The boiler was installed in 2016. 

    Thoughts?

    Gene 
  • mattmia2
    mattmia2 Member Posts: 9,639
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    Sounds more like your neighbor still has a leak and had a bad PRV as well. If you have an automatic air vent and no PRV to automatically add water then you might have to add water frequently for maybe a couple days to a week but it should stop after the air in the fresh water has worked its way out. If you continually have to add water it is leaving somewhere. Have you checked to see if the end of the pipe for the pressure relief valve is dry? What about the vent from the PRV if you have one?
  • Big Ed_4
    Big Ed_4 Member Posts: 2,785
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    Right now , pump "Base Hit" into the system to seal the copper pipes to prevent further damage .

    Then plan on replacing the lines that dip under the slab . Cover the new pipes with ArmorFlex , which they did not do back then....
    I have enough experience to know , that I dont know it all
  • pecmsg
    pecmsg Member Posts: 4,845
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    foltzg said:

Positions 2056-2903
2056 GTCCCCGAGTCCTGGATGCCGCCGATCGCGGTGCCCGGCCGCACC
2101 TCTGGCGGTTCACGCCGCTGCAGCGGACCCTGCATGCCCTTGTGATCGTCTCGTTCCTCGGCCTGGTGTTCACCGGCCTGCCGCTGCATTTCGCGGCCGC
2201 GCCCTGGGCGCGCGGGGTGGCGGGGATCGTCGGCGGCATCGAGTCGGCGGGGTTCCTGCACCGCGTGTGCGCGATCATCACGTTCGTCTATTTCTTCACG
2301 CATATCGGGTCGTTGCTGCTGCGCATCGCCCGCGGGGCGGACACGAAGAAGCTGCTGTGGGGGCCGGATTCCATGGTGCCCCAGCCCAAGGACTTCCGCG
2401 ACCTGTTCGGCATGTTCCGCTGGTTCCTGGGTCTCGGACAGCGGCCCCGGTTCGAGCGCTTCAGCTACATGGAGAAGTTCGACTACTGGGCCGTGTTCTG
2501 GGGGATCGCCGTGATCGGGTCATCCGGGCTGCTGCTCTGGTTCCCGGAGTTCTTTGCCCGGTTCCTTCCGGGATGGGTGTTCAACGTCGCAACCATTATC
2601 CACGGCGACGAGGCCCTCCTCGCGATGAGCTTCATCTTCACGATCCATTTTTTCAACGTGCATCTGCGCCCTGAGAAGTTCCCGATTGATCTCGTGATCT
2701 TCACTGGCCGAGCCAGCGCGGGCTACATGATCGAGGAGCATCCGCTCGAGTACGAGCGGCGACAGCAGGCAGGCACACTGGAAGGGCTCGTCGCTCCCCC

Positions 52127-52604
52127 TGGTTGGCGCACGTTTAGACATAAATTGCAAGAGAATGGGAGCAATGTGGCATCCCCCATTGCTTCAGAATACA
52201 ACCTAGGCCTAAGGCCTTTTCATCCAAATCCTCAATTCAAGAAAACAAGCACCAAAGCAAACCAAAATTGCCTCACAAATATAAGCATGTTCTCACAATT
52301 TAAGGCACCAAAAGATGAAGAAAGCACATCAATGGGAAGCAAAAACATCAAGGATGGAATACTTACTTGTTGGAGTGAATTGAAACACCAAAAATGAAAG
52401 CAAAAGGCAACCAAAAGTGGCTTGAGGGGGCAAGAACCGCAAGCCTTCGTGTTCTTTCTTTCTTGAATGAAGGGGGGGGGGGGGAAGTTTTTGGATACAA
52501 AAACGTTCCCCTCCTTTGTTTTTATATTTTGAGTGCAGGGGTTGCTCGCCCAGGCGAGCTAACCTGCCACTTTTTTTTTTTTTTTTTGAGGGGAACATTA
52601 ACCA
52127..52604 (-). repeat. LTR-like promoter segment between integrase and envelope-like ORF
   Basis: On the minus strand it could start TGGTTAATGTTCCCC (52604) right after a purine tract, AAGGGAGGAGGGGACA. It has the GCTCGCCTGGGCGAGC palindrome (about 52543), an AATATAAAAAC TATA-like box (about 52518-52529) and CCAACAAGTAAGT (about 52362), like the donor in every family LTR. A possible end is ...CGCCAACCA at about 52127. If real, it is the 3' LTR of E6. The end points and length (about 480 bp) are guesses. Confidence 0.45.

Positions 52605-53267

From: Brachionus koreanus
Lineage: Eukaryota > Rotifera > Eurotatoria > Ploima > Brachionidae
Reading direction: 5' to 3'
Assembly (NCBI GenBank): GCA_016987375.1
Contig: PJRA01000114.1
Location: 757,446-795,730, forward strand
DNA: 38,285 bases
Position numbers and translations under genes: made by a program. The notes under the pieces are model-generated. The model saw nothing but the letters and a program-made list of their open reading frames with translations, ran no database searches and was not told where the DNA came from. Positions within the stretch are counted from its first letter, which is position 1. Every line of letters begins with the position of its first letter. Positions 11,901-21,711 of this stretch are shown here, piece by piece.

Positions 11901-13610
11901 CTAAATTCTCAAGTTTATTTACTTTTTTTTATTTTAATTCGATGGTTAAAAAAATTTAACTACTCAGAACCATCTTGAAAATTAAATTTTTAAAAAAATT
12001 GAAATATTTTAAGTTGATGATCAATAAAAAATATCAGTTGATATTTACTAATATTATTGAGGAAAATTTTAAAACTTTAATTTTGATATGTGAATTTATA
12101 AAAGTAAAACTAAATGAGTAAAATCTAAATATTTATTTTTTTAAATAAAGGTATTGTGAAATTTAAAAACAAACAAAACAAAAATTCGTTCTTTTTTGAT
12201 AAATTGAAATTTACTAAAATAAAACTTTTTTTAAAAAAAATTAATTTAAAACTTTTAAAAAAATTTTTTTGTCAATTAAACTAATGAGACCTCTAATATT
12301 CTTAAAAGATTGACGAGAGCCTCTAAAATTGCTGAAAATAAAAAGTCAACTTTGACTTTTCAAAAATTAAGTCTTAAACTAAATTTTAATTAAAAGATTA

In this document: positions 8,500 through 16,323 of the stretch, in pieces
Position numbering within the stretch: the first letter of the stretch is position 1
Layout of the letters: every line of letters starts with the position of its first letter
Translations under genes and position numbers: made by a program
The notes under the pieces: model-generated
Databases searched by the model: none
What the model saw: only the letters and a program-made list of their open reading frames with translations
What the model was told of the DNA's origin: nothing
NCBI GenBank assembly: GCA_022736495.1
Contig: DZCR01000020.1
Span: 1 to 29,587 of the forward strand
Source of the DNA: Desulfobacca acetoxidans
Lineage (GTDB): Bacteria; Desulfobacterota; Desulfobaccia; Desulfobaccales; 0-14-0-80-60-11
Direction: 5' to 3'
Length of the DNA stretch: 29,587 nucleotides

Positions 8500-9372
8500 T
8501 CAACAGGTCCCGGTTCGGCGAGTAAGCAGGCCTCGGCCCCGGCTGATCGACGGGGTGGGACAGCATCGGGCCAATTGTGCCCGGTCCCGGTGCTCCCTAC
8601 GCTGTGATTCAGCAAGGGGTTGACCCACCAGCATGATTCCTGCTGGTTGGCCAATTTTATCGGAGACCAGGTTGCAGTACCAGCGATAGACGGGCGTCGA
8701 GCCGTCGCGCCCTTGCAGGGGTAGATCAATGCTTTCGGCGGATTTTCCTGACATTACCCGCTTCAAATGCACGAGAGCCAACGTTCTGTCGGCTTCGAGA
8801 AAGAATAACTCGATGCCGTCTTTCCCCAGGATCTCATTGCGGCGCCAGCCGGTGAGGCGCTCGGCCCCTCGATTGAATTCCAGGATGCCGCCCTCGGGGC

Is there any possibility of my pressure regulator valve leaking air into the system? My neighbor said his boiler required daily filing and his plumber replaced the pressure valve and it solved his problem. I'm doubtful but it's better to ask than assume.

    The boiler was installed in 2016. 

    Thoughts?

    Gene 

    Yes...................Close the inlet valve and find out. 24 hours should tell you.
  • Jamie Hall
    Jamie Hall Member Posts: 23,286
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    Your friend's plumber did your friend no favours. If you are adding water, it is leaking out somewhere --n and doing that over time will ruin your boiler.
    Br. Jamie, osb
    Building superintendent/caretaker, 7200 sq. ft. historic house museum with dependencies in New England
  • foltzg
    foltzg Member Posts: 4
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    Thank you everyone for your input and discussion. My plumber came Saturday morning and we've concluded that the amount of water needing to be replenished can only be from leaks of ground floor copper going through the concrete slab. He is going to schedule me for re-piping 2 of the 3 baseboard units through the walls & ceiling, while in the bathroom, the most difficult to reach, we will be replacing a slim line along the exterior wall with a kickspace heater under the vanity.

    In the meantime, I was loosing so much water that I had to replenish daily and still had gurgles. I have now cut and capped the supply to the ground floor and no more gurgles. I have a thermometer in the furthest part, the bathroom and we're holding at 65 degrees in there with 30 degree temps outside. This will get me through to the plumbers schedule for the work.

    Thank you all again for your great assistance.
    Gene